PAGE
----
A lion and lioness in a tree at the Queen Elizabeth National Park in Uganda

Lions are in immediate danger. They’re losing their natural habitats. They’re being poached to their death. And, in Africa, their population has declined about 90% in the last 75 years.

That’s why the news out of Uganda is troubling: A suspected poison attack has killed 11 lions in Queen Elizabeth National Park.
The deaths are a major blow to not just for the country’s economy but also its lion preservation efforts.
The carcasses of 8 cubs and 3 lionesses, all from the same pride, were found scattered in the fishing village of Hamukungu, in southwest Uganda, last week, according to Uganda’s Ministry of Tourism, Wildlife, and Antiquities.
The lions are suspected to have eaten poisoned meat given to them by local people, the ministry said. Local reports said the villagers may have poisoned the lions for attacking one of their cows.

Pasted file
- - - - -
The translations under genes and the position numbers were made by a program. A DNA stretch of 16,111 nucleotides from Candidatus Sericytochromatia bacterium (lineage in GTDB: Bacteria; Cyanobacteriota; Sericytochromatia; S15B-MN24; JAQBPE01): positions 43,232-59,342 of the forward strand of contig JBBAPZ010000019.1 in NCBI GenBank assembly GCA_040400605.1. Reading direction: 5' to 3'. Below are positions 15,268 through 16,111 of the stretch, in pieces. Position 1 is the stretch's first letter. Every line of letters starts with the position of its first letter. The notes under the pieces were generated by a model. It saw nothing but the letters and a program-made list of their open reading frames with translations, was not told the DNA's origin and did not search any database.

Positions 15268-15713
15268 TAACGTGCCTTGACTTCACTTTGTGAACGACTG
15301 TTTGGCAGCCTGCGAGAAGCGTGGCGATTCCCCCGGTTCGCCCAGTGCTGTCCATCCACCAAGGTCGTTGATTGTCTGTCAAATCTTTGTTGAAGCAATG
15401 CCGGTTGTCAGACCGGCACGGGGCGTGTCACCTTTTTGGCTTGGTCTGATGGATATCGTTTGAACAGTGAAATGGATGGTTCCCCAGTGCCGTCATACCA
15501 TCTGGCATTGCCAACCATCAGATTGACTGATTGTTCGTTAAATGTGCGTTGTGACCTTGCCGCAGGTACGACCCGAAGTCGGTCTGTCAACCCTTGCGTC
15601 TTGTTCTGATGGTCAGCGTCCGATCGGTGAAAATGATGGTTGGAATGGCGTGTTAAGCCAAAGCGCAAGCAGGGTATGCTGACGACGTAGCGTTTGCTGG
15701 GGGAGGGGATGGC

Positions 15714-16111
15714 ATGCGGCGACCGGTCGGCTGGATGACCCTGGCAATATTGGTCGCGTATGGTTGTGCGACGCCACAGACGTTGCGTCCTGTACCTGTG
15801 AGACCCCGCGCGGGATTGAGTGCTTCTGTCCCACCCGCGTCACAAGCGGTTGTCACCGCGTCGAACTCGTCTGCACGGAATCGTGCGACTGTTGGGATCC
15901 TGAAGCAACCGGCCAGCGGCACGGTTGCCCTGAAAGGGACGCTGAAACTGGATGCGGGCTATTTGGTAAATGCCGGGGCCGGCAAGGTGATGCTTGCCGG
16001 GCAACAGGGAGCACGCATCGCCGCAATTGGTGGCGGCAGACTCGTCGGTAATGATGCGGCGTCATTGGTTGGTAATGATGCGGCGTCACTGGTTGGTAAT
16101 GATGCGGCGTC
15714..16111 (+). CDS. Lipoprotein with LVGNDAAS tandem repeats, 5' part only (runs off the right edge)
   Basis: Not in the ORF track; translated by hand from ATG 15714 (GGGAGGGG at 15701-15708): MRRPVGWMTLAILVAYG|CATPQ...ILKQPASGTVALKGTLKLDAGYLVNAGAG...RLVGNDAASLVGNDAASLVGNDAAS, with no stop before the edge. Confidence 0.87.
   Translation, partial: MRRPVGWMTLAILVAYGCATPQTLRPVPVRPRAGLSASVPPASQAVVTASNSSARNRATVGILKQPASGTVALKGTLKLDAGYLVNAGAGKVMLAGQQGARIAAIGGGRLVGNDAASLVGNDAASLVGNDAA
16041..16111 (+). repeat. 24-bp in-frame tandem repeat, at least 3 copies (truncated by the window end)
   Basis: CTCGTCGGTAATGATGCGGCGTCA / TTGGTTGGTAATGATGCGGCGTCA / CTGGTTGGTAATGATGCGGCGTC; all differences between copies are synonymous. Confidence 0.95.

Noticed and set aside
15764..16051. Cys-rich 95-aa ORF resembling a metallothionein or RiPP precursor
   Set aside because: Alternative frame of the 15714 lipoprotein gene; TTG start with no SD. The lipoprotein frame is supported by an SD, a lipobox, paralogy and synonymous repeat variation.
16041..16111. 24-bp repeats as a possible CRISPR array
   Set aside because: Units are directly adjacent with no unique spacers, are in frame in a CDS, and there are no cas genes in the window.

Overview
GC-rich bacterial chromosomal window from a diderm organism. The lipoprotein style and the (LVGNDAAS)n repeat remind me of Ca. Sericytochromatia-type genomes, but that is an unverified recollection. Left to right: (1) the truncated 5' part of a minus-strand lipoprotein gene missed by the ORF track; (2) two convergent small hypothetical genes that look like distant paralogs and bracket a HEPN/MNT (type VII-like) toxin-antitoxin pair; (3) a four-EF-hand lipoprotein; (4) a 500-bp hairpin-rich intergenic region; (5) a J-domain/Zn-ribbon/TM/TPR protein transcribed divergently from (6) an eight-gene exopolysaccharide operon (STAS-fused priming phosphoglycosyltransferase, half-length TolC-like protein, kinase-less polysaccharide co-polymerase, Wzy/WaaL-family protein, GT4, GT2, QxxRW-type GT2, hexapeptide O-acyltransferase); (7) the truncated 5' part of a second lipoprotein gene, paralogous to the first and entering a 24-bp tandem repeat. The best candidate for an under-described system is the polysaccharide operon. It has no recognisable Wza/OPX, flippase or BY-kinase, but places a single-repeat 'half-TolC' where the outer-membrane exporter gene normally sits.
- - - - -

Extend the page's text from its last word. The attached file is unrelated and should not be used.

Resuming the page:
This cub is one of eight that died this week in Uganda’s Queen Elizabeth National Park, likely from poisoning.

“We condemn in the strongest terms possible such an act of deliberately killing animals,” Ephraim Kamuntu, Uganda’s tourism and wildlife minister, said.
“It is… unfortunate that such an economically vibrant resource is maliciously being exterminated by selfish Individuals that are negative towards the development of the communities and the country at large,” he said in a statement.
Nature tourism contributes about $1.4 billion to Uganda’s economy, according to the ministry.

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